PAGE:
People who hope in technical fixes wind up either overconfident or cynical. When Helping Hurts burst the bubble of overconfidence. It showed that many of our best efforts don’t produce the intended results. In the preface to Becoming Whole, Fikkert worries that some have become paralyzed by cynicism in the wake of When Helping Hurts, and he wants to set them free. The kingdom’s “not yet” means that we are called to faithful effort (“now”) but not to perfection. It also gives hope—a dimension of the spiritual and supernatural life that the authors so often champion—to all of us, including the poor. As such, eschatology frees us from both perfection and also cynicism. It’s far more than a caveat!
Fulfilling Henry’s Vision
This aside doesn’t take any shine off what Fikkert and Kapic have achieved. I started this review with Henry’s Uneasy Conscience because I see their work as a faithful fulfillment of his vision. “Evangelicalism can view the future with a sober optimism, grounded not only in the assurance of the ultimate triumph of righteousness, but also in the conviction that divine righteousness can be a potent factor in any age,” Henry wrote. It’s the “in any age”—the “now” of the kingdom—that he wanted us to develop.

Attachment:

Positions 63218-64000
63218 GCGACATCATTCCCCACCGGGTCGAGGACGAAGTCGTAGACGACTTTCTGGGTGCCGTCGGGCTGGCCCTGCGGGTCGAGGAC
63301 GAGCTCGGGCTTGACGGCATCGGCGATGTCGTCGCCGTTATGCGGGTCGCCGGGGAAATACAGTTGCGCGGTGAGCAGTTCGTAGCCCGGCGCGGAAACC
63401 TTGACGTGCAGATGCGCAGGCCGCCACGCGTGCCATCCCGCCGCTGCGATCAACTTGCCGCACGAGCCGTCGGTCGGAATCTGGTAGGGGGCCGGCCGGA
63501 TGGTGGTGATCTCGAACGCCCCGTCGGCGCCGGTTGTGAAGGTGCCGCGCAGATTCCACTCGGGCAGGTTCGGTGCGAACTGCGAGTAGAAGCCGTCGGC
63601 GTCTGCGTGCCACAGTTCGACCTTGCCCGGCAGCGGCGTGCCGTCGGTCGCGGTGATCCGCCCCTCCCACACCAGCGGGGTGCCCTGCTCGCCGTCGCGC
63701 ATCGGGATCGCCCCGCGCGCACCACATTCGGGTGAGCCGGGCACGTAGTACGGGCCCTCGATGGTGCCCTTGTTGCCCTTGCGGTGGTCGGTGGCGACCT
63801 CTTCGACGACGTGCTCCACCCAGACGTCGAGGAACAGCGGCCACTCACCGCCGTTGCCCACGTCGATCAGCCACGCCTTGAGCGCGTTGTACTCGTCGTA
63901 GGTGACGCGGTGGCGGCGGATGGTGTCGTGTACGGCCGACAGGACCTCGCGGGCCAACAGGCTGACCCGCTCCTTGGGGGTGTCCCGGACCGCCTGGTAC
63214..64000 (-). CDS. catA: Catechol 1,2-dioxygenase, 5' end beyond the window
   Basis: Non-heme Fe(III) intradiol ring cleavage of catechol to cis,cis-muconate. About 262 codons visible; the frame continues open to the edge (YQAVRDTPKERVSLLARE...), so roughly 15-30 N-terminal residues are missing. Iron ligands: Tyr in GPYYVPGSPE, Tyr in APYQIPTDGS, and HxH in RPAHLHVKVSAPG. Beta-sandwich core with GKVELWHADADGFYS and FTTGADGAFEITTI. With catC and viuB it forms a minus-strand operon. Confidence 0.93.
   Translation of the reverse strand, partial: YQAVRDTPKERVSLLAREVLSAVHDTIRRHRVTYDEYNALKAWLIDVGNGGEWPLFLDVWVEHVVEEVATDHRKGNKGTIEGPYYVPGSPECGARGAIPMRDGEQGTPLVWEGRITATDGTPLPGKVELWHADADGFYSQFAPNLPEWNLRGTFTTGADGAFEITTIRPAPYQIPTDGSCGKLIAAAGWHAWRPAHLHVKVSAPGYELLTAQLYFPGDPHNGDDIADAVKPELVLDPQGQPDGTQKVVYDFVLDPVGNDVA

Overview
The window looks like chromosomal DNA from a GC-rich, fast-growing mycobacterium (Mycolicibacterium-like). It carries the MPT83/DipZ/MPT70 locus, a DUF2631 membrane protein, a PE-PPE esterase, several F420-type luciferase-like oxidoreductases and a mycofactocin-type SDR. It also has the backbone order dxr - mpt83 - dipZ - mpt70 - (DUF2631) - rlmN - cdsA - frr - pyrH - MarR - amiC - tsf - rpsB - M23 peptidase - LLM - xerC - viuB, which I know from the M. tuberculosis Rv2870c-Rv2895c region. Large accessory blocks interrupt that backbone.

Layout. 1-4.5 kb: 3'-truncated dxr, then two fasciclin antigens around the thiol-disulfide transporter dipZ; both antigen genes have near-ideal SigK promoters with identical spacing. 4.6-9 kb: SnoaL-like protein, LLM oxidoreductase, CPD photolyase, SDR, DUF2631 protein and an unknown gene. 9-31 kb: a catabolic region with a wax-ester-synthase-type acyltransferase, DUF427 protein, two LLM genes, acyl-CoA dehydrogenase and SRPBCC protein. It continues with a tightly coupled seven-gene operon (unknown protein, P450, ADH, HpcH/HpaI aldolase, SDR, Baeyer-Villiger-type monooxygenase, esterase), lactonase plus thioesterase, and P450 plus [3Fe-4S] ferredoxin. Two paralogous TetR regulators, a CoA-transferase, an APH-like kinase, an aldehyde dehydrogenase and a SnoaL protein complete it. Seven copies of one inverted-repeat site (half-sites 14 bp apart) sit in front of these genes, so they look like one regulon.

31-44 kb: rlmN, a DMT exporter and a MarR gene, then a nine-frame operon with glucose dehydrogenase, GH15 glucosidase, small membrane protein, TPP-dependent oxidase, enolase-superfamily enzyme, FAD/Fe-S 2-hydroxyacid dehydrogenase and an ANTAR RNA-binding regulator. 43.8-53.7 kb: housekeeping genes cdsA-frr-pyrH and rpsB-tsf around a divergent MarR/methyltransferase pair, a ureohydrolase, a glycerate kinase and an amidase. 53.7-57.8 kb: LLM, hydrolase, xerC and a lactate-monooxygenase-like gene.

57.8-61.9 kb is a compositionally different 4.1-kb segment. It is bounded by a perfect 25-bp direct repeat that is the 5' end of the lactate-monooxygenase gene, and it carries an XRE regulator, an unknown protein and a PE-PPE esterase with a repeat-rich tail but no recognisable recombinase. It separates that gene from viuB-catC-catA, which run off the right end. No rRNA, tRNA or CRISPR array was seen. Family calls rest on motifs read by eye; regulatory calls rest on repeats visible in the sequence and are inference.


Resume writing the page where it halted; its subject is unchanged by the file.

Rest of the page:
I see When Helping Hurts and Becoming Whole as some of the best scholarship that takes up this mantle—theological, readable, written from a supernatural worldview, and helpful to the church.